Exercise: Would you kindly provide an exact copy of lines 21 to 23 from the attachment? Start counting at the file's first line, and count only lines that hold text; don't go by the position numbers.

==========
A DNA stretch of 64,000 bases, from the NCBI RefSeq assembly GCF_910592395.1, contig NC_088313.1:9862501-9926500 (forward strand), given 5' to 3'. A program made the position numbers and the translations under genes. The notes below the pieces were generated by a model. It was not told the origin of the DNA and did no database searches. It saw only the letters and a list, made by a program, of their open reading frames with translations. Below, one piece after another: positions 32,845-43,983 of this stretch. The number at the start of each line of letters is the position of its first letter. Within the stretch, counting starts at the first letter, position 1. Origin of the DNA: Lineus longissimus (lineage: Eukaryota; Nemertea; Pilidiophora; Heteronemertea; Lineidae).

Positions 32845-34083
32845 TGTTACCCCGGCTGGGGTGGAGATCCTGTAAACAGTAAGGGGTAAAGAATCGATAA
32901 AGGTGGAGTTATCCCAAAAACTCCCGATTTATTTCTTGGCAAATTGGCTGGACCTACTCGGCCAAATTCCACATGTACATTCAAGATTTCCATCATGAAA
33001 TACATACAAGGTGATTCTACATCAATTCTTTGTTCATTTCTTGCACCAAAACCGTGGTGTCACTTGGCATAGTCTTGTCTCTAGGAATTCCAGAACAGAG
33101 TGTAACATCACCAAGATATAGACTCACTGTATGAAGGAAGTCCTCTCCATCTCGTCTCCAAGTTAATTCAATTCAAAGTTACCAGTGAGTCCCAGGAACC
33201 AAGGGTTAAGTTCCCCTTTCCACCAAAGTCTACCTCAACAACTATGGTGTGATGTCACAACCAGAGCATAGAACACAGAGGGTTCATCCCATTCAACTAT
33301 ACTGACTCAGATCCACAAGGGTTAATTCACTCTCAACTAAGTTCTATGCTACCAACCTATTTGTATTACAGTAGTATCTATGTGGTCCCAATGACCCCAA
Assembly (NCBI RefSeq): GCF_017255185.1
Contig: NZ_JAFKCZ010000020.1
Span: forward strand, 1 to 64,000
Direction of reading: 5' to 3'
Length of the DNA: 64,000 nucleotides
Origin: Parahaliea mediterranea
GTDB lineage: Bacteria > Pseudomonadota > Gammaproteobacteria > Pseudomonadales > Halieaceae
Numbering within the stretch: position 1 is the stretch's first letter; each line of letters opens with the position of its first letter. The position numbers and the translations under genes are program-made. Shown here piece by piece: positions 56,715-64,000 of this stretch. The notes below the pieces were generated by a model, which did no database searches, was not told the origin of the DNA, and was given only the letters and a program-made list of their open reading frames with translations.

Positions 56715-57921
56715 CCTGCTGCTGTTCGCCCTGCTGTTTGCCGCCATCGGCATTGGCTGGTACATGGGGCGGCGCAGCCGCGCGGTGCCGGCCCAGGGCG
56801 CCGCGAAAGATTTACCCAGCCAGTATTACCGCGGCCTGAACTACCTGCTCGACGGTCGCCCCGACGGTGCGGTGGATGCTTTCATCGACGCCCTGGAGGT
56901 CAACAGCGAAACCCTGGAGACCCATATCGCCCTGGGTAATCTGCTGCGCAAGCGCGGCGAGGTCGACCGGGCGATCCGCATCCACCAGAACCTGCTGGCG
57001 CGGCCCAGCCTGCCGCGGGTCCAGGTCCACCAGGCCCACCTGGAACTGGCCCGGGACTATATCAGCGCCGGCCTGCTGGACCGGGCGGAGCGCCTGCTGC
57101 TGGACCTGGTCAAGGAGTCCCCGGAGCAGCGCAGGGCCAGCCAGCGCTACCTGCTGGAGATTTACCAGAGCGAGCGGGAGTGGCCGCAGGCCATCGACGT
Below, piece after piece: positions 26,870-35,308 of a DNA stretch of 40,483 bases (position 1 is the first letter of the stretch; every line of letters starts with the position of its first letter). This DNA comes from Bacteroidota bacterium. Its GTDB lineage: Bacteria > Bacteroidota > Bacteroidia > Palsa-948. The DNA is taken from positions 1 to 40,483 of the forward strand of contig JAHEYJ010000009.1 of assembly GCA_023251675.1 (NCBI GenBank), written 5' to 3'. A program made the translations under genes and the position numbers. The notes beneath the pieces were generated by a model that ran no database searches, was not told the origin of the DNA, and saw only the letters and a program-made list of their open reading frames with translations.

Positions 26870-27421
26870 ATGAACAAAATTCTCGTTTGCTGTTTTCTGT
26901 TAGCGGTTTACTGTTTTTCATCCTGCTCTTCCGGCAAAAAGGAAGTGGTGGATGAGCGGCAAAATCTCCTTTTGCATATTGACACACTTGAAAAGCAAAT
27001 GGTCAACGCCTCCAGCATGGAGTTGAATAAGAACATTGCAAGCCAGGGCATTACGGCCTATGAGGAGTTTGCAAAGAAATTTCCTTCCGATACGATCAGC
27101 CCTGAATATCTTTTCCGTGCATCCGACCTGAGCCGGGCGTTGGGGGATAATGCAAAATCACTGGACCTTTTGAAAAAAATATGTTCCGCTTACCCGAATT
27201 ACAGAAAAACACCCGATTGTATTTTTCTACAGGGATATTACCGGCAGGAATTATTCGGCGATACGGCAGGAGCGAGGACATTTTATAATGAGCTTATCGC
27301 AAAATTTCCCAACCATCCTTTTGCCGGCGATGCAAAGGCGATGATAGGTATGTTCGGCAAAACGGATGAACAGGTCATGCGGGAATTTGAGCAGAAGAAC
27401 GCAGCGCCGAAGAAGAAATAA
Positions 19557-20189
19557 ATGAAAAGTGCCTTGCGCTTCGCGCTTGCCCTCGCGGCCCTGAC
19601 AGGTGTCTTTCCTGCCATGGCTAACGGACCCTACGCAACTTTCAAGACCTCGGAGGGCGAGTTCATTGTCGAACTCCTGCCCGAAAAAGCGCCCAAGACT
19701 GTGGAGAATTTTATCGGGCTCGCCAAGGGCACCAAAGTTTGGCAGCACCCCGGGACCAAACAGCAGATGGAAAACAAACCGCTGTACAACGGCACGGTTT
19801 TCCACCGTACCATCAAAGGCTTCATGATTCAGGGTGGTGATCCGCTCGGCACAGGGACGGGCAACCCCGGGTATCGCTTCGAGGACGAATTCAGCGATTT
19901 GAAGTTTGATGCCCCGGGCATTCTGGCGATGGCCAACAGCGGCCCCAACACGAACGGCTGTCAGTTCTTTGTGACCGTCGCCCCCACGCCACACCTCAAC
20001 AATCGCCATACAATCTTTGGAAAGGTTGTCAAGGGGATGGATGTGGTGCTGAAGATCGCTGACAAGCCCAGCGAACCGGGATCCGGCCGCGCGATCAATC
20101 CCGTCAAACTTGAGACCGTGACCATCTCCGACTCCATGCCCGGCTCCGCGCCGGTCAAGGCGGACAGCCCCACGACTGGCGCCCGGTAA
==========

57001 CGGCCCAGCCTGCCGCGGGTCCAGGTCCACCAGGCCCACCTGGAACTGGCCCGGGACTATATCAGCGCCGGCCTGCTGGACCGGGCGGAGCGCCTGCTGC
57101 TGGACCTGGTCAAGGAGTCCCCGGAGCAGCGCAGGGCCAGCCAGCGCTACCTGCTGGAGATTTACCAGAGCGAGCGGGAGTGGCCGCAGGCCATCGACGT
Below, piece after piece: positions 26,870-35,308 of a DNA stretch of 40,483 bases (position 1 is the first letter of the stretch; every line of letters starts with the position of its first letter). This DNA comes from Bacteroidota bacterium. Its GTDB lineage: Bacteria > Bacteroidota > Bacteroidia > Palsa-948. The DNA is taken from positions 1 to 40,483 of the forward strand of contig JAHEYJ010000009.1 of assembly GCA_023251675.1 (NCBI GenBank), written 5' to 3'. A program made the translations under genes and the position numbers. The notes beneath the pieces were generated by a model that ran no database searches, was not told the origin of the DNA, and saw only the letters and a program-made list of their open reading frames with translations.